pivotal method, let $R_n(X_n,\tau(\theta))$ be a specified \textsl{root}, a
real-valued function of the sample and $\tau(\theta)$. Let $H_n(\theta)$ be
the sampling distribution of the root under the model. The
\textsl{bootstrap distribution} of the root is $H_n(\thetahat_n)$, a random
probability measure that can also be viewed as the conditional distribution
of $R_n(X_n^*, \tau(\thetahat_n))$ given the sample $X_n$. An associated
\textsl{bootstrap confidence set} for $\tau(\theta)$, of nominal coverage
probability $\beta$, is then $C_{n,B} = \{t \in T \colon R_n(X_n,t) \le
H_n^{-1}(\beta, \thetahat_n)\}$. The quantile on the right can be
approximated, for instance, by Monte Carlo techniques. The intuitive
expectation is that the coverage probability of $C_{n,B}$ will be close to
$\beta$ whenever $\thetahat_n$ is close to $\theta$.
When does the bootstrap approach work? Bootstrap samples are perturbations
of the data from which they are generated. If the goal is to probe how a
statistical procedure performs on data sets similar to the one at hand,
then repeating the statistical procedure on bootstrap samples stands to be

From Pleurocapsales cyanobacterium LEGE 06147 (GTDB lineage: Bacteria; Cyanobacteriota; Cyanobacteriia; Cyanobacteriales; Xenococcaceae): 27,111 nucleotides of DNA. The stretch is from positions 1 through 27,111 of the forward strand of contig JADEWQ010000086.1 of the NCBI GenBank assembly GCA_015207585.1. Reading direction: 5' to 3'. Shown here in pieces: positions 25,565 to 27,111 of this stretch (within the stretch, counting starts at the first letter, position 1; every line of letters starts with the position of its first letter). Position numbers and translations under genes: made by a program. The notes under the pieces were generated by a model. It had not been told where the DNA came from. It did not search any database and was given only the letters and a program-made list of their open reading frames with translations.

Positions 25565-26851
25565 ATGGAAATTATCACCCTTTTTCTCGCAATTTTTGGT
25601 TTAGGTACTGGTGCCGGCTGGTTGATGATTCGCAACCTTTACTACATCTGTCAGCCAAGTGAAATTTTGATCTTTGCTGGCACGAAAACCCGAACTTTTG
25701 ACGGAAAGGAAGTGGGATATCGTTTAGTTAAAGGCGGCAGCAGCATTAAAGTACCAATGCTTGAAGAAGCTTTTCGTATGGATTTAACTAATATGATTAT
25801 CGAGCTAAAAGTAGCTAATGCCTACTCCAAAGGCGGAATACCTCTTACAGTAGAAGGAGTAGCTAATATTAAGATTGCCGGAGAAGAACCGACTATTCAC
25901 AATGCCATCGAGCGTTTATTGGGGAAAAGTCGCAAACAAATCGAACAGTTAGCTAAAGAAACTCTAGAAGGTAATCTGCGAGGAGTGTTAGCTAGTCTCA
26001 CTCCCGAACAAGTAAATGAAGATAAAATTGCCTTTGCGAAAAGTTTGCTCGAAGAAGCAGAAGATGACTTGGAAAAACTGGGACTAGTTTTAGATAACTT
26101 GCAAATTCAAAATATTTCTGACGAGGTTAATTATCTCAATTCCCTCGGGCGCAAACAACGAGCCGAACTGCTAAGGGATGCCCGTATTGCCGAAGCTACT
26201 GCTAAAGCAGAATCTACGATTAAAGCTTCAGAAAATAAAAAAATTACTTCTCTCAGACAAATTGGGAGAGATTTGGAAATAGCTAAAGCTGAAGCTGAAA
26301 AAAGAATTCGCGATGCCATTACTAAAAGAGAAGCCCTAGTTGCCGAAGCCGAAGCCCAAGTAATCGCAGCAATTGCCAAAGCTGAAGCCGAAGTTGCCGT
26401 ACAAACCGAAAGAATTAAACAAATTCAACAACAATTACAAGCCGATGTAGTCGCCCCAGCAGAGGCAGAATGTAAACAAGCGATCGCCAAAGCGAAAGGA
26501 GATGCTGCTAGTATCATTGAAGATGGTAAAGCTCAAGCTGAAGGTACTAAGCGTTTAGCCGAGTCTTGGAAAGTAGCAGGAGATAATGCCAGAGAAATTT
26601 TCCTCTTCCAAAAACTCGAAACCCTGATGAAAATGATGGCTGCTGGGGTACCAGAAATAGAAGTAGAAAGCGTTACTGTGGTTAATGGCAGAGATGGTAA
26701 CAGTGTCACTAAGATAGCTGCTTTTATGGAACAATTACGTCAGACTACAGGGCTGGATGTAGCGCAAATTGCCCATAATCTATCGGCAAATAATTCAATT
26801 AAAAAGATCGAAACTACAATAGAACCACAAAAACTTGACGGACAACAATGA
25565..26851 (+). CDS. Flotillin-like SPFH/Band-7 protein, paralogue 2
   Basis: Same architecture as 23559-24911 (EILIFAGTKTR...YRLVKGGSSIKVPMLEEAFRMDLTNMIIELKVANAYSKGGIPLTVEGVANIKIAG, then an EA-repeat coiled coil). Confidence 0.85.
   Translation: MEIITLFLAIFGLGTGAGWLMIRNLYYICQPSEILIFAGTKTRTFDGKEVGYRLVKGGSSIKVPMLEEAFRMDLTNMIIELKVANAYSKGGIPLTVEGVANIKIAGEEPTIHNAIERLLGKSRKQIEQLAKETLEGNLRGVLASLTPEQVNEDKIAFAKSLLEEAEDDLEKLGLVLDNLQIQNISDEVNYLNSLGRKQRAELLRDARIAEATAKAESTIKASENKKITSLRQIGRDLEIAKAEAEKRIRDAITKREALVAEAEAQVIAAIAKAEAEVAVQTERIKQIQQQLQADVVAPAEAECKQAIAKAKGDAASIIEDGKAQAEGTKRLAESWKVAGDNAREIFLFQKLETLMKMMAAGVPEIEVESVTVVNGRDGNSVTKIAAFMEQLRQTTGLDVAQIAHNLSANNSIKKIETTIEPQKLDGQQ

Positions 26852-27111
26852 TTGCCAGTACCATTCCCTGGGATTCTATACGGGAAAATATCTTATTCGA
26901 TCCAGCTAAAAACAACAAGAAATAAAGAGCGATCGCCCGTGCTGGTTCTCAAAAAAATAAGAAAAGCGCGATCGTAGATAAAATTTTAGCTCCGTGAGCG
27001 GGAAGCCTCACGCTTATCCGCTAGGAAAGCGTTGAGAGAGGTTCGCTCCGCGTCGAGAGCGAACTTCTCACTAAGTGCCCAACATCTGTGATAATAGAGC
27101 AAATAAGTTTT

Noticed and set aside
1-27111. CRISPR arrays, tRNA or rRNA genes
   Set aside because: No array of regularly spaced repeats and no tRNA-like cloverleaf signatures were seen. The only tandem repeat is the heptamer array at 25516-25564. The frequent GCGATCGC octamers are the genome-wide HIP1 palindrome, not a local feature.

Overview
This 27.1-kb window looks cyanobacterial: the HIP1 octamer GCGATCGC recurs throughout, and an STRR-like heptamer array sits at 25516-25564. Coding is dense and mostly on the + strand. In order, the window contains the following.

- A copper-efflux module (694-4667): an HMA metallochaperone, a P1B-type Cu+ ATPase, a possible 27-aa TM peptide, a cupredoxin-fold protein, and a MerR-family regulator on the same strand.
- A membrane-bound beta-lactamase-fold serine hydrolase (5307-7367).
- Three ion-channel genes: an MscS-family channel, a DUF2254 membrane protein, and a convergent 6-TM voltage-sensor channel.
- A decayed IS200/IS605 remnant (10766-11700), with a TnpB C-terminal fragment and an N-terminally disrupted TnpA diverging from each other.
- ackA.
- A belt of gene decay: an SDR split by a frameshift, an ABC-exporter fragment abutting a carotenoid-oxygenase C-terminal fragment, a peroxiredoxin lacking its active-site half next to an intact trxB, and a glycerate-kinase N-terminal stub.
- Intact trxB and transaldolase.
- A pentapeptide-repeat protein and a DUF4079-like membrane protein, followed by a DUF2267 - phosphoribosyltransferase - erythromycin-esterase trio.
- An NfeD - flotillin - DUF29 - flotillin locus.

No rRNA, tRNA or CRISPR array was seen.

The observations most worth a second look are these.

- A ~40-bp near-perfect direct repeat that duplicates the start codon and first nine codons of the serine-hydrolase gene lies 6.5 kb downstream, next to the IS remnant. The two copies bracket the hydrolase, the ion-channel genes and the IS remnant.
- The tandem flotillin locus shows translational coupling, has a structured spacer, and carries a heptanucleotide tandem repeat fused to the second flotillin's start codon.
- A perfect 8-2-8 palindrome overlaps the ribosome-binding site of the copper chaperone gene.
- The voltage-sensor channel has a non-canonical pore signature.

instructive. An exploratory rationale for the bootstrap appeals
intellectually when empirically supported probability models for the data
are lacking. Indeed, the literature on ``statistical inference'' continues
to struggle with an uncritical tendency to view data as a \textsl{random}
sample from a statistical model \textsl{known} to the statistician apart
from parameter values. In discussing the history of probability theory,
Doob (1972) described the mysterious interplay between probability models
and physical phenomena: ``But deeper and subtler investigations had to
await until the blessing and curse of direct physical significance had been
replaced by the bleak reliability of abstract mathematics.''
Efron (1979) and most of the subsequent bootstrap literature postulate that
the statistical model $\{P_{\theta,n} \colon \theta \in \Theta\}$ for the
data is credible. ``The bootstrap works'' is taken to mean that bootstrap
distributions, and interesting functionals thereof, converge in probability
to the correct limits as sample size $n$ increases. The convergence is
typically established pointwise for each value of $\theta$ in the parameter
space $\Theta$. A template argument: Suppose that $\Theta$ is metric and
that (a) $\thetahat_n \rightarrow \theta$ in $P_{\theta, n}$-probability as
$n \rightarrow \infty$; (b) for any sequence $\{\theta_n \in \Theta\}$ that
converges to $\theta$, $H_n (\theta_n) \Rightarrow H(\theta)$. Then
$H_n(\thetahat_n) \Rightarrow H(\theta)$ in $P_{\theta,n}$-probability.